You are looking at 41 - 50 of 2,609 items for :

  • Sport and Exercise Science/Kinesiology x
  • Journal of Physical Activity and Health x
  • Psychology and Behavior in Sport/Exercise x
  • Refine by Access: All Content x
Clear All
Restricted access

Volume 21 (2024): Issue 4 (Apr 2024)

Restricted access

Parenting Practices Are Associated With Out-of-School Physical Activity in US Adolescents in 2014

Farhan Hiya, Jean-Paul M. Lamour, Anwar A. Khan, Robert Wood, Pura E. Rodriguez de la Vega, Grettel Castro, Juan G. Ruiz, and Noel C. Barengo

Introduction: Lack of physical activity (PA) is associated with obesity, diabetes, hypertension, cardiovascular diseases, and cancer. Parenting practices influence PA in young children. However, there is little evidence available for adolescents. We examined whether parenting practices were associated with out-of-school PA (OSPA) in US adolescents. Methods: This cross-sectional 2019 study analyzed data from the 2014 FLASHE study, a web-based, quota-sampled survey of parent–adolescent dyads. Inclusion required survey completion and parents to live with their teen (ages 12–17 y old). Physically limited adolescents were excluded. Dyads were stratified by teen age. Exposures included parental modeling, monitoring, facilitation, restriction, guided choice, and pressure. The outcomes of interest were OSPA Youth Activity Profile scores. Odds ratios (ORs) with 95% confidence intervals (CI) were calculated using adjusted logistic regressions. Results: A total of 1109 dyads were included. Guided choice increased odds of OSPA for 15- to 17-year-olds (OR = 2.12; 95% CI, 1.17–3.84). Facilitation increased odds of OSPA for 12- to 14-year-olds (OR = 2.21; 95% CI, 1.13–4.33). Monitoring decreased odds of OSPA for 15- to 17-year-olds (OR = 0.34; 95% CI, 0.20–0.57) and 12- to 14-year-olds (OR = 0.45; 95% CI, 0.27–0.74). Friend support increased odds of OSPA in 15- to 17-year-olds (OR = 4.03; 95% CI, 2.29–7.08) and 12- to 14-year-olds (OR = 3.05; 95% CI 1.69–5.51). Conclusion: Future interventions should prioritize (1) shared decision making for older teens, (2) access to PA opportunities for younger adolescents, and (3) promoting peer PA and friend support for everyone.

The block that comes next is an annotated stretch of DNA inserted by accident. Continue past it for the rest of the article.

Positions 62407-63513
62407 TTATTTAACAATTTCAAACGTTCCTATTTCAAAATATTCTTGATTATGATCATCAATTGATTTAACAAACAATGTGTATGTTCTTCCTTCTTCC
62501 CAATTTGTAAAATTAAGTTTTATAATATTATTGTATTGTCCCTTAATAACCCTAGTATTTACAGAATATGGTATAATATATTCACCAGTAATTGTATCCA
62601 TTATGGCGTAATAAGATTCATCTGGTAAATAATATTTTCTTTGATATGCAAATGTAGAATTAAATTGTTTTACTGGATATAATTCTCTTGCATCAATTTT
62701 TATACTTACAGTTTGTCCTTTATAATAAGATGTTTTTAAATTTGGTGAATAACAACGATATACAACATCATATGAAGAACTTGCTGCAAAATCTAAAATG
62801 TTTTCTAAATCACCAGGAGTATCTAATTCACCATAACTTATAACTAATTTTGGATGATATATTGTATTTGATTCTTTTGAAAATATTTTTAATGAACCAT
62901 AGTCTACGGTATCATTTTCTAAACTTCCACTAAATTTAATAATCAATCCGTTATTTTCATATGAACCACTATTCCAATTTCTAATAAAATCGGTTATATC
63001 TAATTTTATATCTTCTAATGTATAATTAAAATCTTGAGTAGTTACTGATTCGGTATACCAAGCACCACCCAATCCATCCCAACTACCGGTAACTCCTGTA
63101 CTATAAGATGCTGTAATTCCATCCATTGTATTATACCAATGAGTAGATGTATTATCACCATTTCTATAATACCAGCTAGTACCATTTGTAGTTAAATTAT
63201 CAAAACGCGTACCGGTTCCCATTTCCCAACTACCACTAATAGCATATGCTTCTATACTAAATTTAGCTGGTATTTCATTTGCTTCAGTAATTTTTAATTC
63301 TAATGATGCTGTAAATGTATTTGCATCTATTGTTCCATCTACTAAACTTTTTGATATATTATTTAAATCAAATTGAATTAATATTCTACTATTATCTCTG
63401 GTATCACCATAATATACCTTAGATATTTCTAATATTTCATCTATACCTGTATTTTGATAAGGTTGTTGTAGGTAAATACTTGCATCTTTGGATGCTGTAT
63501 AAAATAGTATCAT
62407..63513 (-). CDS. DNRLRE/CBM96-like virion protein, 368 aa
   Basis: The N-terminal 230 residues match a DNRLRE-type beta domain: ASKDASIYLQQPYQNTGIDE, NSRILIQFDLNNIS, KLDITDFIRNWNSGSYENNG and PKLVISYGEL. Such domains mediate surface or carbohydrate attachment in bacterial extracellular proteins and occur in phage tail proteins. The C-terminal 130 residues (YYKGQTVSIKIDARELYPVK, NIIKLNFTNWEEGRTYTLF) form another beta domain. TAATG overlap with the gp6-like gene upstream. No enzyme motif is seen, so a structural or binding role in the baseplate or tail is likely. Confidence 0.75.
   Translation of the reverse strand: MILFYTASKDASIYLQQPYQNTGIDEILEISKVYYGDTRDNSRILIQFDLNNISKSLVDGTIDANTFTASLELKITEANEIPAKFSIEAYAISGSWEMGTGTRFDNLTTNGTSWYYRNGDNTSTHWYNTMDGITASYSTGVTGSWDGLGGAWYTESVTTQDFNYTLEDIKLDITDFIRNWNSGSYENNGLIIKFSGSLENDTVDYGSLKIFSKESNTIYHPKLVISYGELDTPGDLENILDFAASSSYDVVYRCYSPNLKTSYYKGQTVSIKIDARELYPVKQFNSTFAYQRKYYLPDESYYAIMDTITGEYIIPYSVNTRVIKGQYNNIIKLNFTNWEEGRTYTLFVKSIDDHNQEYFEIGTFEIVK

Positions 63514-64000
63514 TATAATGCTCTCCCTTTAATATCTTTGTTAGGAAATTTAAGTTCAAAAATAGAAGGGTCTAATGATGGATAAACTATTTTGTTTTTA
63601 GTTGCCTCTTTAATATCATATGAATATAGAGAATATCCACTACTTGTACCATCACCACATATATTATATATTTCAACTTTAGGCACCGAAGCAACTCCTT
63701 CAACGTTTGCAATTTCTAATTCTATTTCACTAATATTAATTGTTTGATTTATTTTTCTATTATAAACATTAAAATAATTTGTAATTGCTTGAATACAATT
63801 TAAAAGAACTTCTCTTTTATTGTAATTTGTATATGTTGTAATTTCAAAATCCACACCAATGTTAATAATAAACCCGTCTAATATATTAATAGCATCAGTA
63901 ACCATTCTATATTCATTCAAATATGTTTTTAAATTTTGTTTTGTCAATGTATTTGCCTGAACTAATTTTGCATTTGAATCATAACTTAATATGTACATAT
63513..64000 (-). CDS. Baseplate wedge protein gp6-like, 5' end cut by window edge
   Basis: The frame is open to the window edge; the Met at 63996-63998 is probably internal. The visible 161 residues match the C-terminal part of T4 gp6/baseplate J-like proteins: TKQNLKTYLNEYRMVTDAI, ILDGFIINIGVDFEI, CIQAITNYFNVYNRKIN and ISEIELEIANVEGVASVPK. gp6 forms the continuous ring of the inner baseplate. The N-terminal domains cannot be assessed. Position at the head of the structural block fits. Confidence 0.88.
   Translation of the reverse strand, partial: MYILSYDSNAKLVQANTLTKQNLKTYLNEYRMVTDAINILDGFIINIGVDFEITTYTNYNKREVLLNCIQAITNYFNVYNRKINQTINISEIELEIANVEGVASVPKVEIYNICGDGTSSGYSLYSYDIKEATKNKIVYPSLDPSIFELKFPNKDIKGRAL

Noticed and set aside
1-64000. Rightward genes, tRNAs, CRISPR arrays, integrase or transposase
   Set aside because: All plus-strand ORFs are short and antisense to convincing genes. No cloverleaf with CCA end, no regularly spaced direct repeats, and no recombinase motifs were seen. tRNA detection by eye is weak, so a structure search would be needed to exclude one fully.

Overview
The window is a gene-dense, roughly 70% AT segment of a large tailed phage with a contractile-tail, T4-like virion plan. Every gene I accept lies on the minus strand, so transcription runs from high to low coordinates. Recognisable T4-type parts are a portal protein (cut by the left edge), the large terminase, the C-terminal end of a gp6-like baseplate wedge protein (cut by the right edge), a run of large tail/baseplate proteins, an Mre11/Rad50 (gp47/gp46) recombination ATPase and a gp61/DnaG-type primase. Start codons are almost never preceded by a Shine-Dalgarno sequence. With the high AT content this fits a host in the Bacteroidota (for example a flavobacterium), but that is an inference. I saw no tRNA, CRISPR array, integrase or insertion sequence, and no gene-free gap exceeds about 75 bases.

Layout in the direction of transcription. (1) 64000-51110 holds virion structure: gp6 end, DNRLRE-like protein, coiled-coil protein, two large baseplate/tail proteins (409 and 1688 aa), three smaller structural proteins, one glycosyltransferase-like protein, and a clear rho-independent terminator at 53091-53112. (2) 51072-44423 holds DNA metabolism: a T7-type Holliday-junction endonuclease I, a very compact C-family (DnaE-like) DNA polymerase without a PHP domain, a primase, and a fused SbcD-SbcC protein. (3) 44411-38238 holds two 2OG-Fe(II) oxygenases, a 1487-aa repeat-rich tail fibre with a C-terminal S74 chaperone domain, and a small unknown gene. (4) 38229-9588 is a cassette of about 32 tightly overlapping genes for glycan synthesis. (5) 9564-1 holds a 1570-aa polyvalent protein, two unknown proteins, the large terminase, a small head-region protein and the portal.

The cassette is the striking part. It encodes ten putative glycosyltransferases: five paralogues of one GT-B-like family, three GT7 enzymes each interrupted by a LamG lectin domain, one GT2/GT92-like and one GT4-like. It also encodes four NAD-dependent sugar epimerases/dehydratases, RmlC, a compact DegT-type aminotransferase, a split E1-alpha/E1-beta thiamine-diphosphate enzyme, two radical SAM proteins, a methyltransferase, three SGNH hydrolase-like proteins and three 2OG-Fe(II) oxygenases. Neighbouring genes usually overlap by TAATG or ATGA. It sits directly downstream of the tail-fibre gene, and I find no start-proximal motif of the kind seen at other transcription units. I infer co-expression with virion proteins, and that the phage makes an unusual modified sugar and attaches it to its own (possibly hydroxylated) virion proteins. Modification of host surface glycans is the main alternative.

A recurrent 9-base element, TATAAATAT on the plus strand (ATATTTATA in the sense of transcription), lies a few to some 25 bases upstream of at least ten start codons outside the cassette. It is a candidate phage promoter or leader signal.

Restricted access